Two senior German cabinet ministers have warned against uncontrolled immigration, calling for a drop in the numbers of new arrivals to the country.
"We cannot sustainably take in more than a million refugees every year and integrate them," wrote Vice Chancellor Sigmar Gabriel and Foreign Minister Frank-Walter Steinmeier, according to pre-released extracts of their joint column in Der Spiegel magazine on Friday (local time).
"Despite the unprecedented readiness of the Germans to help, we must do what is possible to bring the immigration figures down again," they wrote.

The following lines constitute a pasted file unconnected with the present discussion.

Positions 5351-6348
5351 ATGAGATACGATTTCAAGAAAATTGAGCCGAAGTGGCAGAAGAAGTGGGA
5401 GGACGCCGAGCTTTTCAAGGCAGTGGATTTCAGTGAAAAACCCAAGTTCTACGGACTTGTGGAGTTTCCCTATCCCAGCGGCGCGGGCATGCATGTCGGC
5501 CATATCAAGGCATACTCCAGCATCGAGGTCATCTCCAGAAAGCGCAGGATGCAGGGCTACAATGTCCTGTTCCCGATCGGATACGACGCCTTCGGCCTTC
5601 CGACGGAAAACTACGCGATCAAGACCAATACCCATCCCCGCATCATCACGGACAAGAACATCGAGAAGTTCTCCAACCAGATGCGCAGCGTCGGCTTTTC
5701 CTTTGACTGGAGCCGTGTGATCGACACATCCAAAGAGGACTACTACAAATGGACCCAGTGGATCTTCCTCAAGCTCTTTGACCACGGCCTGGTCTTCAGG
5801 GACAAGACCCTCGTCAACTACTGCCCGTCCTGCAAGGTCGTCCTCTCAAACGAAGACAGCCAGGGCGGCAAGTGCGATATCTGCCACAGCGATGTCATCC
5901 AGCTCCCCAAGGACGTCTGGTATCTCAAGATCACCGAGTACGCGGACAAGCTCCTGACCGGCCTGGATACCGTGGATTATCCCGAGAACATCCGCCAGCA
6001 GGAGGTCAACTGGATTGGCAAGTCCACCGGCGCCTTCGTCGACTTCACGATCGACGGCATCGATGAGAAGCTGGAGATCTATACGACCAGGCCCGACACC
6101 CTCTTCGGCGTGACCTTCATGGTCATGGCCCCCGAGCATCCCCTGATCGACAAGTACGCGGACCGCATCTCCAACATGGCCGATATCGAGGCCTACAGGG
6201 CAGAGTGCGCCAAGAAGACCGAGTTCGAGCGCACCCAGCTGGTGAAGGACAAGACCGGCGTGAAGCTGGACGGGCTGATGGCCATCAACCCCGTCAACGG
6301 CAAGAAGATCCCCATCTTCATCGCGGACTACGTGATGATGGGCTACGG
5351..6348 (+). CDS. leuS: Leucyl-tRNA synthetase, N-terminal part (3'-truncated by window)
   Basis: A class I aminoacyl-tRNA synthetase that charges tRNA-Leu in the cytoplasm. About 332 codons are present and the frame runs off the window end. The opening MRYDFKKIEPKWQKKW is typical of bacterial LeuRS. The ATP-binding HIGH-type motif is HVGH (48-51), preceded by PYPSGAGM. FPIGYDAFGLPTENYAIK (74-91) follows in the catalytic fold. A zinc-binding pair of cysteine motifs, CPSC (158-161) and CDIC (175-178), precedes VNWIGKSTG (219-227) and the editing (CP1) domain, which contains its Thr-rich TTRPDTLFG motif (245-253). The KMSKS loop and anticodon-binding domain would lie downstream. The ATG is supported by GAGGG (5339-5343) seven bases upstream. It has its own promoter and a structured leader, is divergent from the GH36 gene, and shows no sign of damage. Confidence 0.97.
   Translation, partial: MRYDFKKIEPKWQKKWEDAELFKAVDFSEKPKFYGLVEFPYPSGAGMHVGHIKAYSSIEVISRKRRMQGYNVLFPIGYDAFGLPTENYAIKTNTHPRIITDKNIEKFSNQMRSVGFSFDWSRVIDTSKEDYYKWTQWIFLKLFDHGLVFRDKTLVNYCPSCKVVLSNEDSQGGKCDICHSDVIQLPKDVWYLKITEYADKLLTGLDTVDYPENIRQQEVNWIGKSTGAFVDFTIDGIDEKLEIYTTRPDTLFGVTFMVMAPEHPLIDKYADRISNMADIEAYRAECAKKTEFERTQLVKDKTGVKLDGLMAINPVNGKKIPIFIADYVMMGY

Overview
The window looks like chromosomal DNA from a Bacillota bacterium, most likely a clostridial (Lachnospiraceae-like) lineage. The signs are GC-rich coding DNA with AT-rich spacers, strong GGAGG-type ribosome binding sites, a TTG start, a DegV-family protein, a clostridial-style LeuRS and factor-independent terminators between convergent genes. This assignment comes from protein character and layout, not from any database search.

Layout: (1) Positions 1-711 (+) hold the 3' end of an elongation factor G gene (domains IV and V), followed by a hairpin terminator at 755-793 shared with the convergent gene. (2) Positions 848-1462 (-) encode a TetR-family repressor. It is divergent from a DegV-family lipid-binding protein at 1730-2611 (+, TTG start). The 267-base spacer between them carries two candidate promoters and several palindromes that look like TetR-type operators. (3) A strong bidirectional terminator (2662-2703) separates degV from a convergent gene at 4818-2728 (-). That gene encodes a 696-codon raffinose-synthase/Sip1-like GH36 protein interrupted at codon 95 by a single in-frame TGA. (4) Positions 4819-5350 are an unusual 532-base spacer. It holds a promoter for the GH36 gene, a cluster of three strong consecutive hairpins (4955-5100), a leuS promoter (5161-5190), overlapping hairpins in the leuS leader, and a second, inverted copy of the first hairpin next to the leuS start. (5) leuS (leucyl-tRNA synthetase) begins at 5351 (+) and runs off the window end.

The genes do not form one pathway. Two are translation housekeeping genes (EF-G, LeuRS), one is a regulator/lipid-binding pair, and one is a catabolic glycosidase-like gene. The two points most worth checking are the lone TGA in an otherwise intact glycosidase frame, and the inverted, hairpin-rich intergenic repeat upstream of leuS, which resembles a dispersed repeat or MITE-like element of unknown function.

Debate on the refugee issue - which has increasingly become a thorny one in Germany - should not be centred between the "We can do this" camp and the "boat is full" camp.
Otherwise, "this question of refugees risks splitting our society," warned the senior politicians, both of whom are Social Democrats in the left-right coalition.
Chancellor Angela Merkel's decision to open her country's doors to those fleeing war has won her plaudits worldwide.
But as Germany looks set to welcome a million asylum seekers this year, an open rebellion has erupted among Merkel's allies, particularly in the conservative southern Bavaria region.
They complain they simply do not have the means to cope with the surge.